If the dough is crumby, you may need an extra egg or more fat. However, the recipe should have plenty of fat already so this shouldn’t be an issue.
These coconut flour cookies shouldn’t be crumbly. But if they are, I find that the texture is typically better if they have been chilled in the refrigerator.
Coconut Flour Cookie Recipe Variations
To dress these up for a party or holiday, they can be frosted with a simple glaze made with Swerve Confectioners Powder or drizzled with some melted low carb chocolate chips.
Unsweetened coconut could also be added to the dough for a more intense coconut flavor!
There really are endless possibilities with this keto coconut flour cookies recipe. Another option would be to sprinkle a little granular Swerve on top that has been colored with some food dye.
How To Store Coconut Flour Cookies
For short term storage, I keep the cookies in the refrigerator. If I want to store them long term, I’ll put them in the freezer.
These are great to freeze in small batches to thaw for snacks as you need them.
Other Keto Coconut Flour Recipes
Want some other ideas for using coconut flour? You may enjoy some of these other low carb recipes:
- Cranberry Orange Cookies are perfect to make during the holidays when cranberries are a popular flavor.
- Low Carb Bagels will satiate your cravings for carbs in the morning. Toast them and top them with avocado for a wonderful way to start the day.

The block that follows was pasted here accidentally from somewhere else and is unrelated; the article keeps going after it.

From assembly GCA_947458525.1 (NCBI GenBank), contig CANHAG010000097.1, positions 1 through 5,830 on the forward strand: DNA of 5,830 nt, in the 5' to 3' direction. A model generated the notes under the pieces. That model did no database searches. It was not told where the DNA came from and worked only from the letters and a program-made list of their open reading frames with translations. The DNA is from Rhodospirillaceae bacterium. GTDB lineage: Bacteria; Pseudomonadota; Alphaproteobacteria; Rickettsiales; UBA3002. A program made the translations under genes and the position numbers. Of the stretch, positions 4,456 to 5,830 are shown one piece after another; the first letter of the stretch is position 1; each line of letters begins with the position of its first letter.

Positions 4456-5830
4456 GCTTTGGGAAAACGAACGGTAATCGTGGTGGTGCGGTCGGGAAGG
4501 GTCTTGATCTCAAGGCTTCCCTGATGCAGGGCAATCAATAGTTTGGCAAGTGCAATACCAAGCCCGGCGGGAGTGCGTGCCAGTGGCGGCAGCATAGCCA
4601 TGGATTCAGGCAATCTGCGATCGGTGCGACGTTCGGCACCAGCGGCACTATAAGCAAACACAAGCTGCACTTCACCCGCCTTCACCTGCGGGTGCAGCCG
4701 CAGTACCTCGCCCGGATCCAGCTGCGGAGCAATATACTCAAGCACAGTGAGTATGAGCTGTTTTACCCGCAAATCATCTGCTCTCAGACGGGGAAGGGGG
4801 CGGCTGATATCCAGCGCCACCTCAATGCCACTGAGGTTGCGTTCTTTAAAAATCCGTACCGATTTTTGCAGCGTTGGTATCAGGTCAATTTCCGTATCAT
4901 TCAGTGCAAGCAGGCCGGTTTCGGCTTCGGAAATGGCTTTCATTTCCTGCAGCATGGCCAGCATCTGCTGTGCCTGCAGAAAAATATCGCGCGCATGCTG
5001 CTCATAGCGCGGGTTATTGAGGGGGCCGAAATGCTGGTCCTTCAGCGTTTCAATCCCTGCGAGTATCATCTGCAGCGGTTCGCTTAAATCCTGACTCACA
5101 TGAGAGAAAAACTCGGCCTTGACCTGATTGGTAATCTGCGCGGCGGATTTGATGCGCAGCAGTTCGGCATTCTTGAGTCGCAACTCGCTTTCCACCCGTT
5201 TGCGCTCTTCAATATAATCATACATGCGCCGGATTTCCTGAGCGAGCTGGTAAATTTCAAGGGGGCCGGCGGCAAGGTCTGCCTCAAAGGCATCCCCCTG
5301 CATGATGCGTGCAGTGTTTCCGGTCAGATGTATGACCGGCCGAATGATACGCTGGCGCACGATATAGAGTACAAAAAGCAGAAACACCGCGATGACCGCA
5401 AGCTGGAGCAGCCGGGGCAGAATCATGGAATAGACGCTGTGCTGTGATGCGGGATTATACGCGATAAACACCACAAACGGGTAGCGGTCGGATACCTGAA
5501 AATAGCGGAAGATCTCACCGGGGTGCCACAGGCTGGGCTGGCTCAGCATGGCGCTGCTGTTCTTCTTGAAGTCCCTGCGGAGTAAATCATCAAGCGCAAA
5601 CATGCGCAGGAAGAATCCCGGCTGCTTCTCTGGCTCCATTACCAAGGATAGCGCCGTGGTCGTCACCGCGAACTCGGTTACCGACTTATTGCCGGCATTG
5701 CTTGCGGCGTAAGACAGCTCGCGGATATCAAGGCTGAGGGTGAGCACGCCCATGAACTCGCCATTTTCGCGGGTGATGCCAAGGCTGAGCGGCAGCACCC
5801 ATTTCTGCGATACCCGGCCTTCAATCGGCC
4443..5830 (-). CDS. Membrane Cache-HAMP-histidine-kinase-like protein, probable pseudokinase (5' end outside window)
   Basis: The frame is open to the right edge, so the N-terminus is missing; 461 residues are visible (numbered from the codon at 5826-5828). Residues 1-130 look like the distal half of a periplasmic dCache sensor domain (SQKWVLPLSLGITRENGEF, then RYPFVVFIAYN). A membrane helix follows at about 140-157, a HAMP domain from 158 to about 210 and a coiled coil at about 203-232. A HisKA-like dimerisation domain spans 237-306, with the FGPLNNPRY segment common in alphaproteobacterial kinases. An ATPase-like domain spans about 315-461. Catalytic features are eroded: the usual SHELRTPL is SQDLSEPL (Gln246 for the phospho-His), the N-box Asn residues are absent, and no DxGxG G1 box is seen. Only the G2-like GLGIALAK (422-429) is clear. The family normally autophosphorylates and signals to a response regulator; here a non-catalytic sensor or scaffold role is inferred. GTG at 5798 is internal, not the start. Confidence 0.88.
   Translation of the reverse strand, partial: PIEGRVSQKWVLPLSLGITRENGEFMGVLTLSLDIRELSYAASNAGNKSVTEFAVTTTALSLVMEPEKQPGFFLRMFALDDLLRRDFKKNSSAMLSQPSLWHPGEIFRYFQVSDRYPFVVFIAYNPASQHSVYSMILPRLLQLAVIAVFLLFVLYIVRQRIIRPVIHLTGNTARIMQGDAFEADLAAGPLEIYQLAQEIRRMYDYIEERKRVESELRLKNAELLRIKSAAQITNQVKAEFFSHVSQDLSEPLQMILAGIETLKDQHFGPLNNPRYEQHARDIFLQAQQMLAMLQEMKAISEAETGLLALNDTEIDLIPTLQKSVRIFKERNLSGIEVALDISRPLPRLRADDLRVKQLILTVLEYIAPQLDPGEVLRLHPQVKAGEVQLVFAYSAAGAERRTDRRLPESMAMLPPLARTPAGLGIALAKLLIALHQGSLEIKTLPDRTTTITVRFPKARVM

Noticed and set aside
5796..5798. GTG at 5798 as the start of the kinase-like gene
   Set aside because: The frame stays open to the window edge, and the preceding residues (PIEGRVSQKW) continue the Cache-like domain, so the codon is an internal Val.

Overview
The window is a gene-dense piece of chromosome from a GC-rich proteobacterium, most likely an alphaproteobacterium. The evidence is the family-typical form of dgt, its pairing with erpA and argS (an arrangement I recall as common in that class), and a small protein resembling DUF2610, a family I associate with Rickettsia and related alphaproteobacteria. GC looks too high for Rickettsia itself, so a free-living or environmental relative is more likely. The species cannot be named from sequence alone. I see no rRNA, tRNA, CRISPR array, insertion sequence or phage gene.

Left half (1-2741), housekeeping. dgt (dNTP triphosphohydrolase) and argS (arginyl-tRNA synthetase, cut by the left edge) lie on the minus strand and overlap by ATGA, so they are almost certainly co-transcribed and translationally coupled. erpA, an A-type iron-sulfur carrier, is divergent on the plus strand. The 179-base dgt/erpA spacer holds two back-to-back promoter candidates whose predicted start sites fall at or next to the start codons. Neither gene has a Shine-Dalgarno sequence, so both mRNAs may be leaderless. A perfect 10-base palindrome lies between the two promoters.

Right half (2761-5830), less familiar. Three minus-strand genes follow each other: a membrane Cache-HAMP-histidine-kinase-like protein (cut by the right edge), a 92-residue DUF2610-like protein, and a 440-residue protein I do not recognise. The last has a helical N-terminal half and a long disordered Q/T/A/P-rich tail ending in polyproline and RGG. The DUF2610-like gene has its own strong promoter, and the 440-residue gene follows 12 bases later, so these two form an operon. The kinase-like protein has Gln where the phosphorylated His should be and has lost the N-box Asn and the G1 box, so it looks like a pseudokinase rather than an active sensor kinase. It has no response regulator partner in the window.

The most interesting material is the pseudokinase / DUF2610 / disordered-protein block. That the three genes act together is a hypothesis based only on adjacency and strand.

- Coconut Flour Pancakes taste and feel just like pancakes made with flour. Top them with your favorite sugar-free syrup.
- Gluten Free German Chocolate Cake is such a rich recipe that you'll need some coffee or milk to drink with it.
- Coconut Flour Waffles taste amazing with a side of crispy bacon. Add a pat of soft butter for the best breakfast or brunch.
What's your favorite way to use coconut flour? For me, it's definitely these cookies and making low carb pancake recipes!
Enjoy the cookies! And be sure to check out some of my other low carb sweets.
Coconut Flour Cookies (Keto, Low Carb, Gluten Free)
- Stir together coconut flour, baking powder and salt.
- In separate bowl, beat butter and coconut oil together; add sweetener and beat until fluffy. Add eggs, almond milk, and vanilla; beat well.
- Add dry ingredients to wet mixture, beating until well combined. Batter should be thick. If not, add in a bit more coconut flour being careful not to overdo it.
- Scoop dough onto ungreased cookie sheet or silicon mat and flatten out to desired thickness.
- Bake at 375°F for 8-10 minutes or until edges start to brown.
Array ( [serving_size] => 1 [calories] => 55 [carbohydrates] => 4 [protein] => 1 [fat] => 5 [saturated_fat] => 4 [cholesterol] => 25 [sodium] => 48 [potassium] => 25 [fiber] => 1 [sugar] => 1 [vitamin_a] => 90 [calcium] => 12 [iron] => 0.2 [serving_unit] => cookie )
Notes on Nutritional Information
Nutritional information for the recipe is provided as a courtesy and is approximate only. We cannot guarantee the accuracy of the nutritional information given for any recipe on this site. Erythritol carbs are not included in carb counts as it has been shown not to impact blood sugar. Net carbs are the total carbs minus fiber.
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Post updated on November 5, 2020, with resized images and additional recipe information. Originally published on October 11, 2014.